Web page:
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Culture

Upstarts tap lucrative services market online

A cottage industry is growing on the Internet that links consumers with expert advice or small businesses offering services such as housepainting, fitness training, and even cat psychiatry.

    A cottage industry is growing on the Internet that links consumers with expert advice or small businesses offering services such as housepainting, fitness training, and even cat psychiatry.

    Just this week, Advoco.com, which links people seeking advice to pundits in a variety of fields, relaunched its Web site as Exp.com. In addition, Imandi.com, which launched its Web site in May, just added small-business offerings such as long distance and temp services to its previous lineup on the site.

    Because these services are not readily tangible like, for example, a book or CD from Amazon.com, it remains to be seen whether consumers will take to buying them over the Internet.

    To date, the services market remains largely untapped on the Web. Although it comprises some 40 percent of the U.S. annual gross domestic product, few service industries besides travel and stock trading have taken off online.

    As Jupiter Communications analyst Ken Cassar put it, "Services are…much overlooked in the overall scheme of things on the Web."

    That's due in part to the nature of many of these services. Unlike books and CDs, which are sold as standardized products, service needs vary with each consumer. For example, cleaning needs for one person's house may not be the same as the cleaning needs for another.

    But the market for services appears ready to explode in e-commerce. The amount of services that businesses will buy on the Net will grow from $22.1 billion this year to $220 billion in 2003, according to Forrester Research.

    "My early read on it is that there is a tremendous amount of potential that may dwarf the online book market," Jupiter's Cassar said.

    Poised to take advantage of this growth are companies such as Exp.com, Imandi, BizBuyer.com, NewMediary.com, and ImproveNet, many of which utilize a reverse-auction format to pair service buyers and sellers.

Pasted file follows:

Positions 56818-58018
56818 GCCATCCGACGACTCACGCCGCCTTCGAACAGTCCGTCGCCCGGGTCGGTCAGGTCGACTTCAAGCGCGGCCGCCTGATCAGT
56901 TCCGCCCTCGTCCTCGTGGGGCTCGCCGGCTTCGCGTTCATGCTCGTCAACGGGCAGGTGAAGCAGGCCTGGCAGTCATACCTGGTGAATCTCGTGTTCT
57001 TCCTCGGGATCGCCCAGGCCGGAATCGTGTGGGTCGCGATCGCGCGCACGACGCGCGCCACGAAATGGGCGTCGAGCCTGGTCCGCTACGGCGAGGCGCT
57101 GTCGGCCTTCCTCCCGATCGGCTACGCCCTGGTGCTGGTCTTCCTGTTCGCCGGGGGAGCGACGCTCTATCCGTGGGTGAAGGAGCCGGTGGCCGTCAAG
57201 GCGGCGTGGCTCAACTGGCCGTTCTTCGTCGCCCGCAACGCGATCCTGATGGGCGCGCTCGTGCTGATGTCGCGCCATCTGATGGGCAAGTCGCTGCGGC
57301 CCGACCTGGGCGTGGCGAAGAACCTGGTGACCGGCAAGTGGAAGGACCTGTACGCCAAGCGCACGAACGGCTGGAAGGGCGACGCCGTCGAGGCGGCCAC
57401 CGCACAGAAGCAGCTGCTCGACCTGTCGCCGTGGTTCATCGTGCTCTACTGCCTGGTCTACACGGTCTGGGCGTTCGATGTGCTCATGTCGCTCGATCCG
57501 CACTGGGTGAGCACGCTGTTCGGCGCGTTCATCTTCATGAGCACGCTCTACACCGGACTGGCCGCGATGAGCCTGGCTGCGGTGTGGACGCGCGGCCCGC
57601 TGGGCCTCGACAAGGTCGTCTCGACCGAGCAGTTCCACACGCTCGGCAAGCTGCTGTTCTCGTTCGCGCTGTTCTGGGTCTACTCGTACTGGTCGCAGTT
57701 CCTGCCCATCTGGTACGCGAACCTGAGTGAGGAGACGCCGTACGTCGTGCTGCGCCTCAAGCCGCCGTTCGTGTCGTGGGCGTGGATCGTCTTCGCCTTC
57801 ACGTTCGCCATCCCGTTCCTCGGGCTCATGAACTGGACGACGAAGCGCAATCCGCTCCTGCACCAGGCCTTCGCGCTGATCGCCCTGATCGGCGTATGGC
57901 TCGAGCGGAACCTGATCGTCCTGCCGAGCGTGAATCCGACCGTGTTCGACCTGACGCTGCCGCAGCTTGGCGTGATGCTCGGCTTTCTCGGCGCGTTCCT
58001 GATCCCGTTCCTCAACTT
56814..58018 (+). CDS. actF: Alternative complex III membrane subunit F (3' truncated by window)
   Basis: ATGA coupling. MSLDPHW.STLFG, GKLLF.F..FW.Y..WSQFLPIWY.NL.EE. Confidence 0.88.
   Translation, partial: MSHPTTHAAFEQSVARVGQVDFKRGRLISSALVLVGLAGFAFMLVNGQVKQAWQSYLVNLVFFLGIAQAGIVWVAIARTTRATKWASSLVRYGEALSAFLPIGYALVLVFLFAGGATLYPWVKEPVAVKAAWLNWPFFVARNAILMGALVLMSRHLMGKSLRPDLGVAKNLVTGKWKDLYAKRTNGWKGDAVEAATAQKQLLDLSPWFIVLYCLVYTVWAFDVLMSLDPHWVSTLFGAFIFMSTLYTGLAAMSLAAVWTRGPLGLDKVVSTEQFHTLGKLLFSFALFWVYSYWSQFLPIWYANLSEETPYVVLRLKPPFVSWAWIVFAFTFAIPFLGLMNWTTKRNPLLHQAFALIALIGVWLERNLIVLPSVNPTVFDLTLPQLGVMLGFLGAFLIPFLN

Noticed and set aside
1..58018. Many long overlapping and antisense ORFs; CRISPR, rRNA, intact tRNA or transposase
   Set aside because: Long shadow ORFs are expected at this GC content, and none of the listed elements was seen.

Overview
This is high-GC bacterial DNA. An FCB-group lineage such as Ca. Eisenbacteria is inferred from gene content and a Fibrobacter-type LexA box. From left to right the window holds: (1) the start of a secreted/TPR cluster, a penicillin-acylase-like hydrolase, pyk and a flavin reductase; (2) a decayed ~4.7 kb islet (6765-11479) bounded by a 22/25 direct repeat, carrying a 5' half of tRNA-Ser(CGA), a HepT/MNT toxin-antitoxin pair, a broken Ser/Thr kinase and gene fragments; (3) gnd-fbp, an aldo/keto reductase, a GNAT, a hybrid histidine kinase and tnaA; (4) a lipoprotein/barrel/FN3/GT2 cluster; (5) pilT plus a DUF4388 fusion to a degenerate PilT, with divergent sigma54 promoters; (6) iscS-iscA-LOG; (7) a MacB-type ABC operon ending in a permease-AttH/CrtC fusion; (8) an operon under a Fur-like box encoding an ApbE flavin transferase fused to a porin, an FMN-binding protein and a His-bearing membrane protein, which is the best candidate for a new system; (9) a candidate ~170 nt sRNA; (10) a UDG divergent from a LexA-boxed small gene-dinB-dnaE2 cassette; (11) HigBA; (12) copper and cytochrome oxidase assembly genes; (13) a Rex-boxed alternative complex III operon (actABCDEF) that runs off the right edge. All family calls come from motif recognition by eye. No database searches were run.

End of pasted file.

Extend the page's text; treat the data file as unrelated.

In a reverse auction, users submit a request for anything from astrological advice to home-improvement expertise, which the sites then pass on to service providers. The service providers then submit a bid on the project either directly to the customer or through the system, depending on the site.

    But the Internet could pose challenges to service providers, said Forrester analyst Charlene Li. Such companies may not have the time to find sites like Imandi.com, let alone maintain their presence on them, Li said. Also, Internet users have come to expect instant responses to requests, which could prove difficult to businesses that are new to the Net, she said.

    "Customers are going to expect some sort of response back--and a nonresponse is going to be unacceptable," Li said

    Gomez Advisors analyst Martin DeBono expects services to eventually take off on the Net, but he said it could take 5 to 10 years before they do. Many consumers will still want to meet housepainters and other service providers in person before they hire them, he said.

    "It's going to take a substantial shift for people to interact with people only on the Internet," DeBono said.

    But Imandi president Raghav Kher said his site has already signed up some 150,000 merchants and has about 40,000 users. Although his site also links buyers and sellers of antiques, collectibles, and office equipment, Kher said Imandi has seen a strong demand for home and garden services as well as insurance.

    Kher said that the time is right for selling services online: "We are at the right juncture, I think."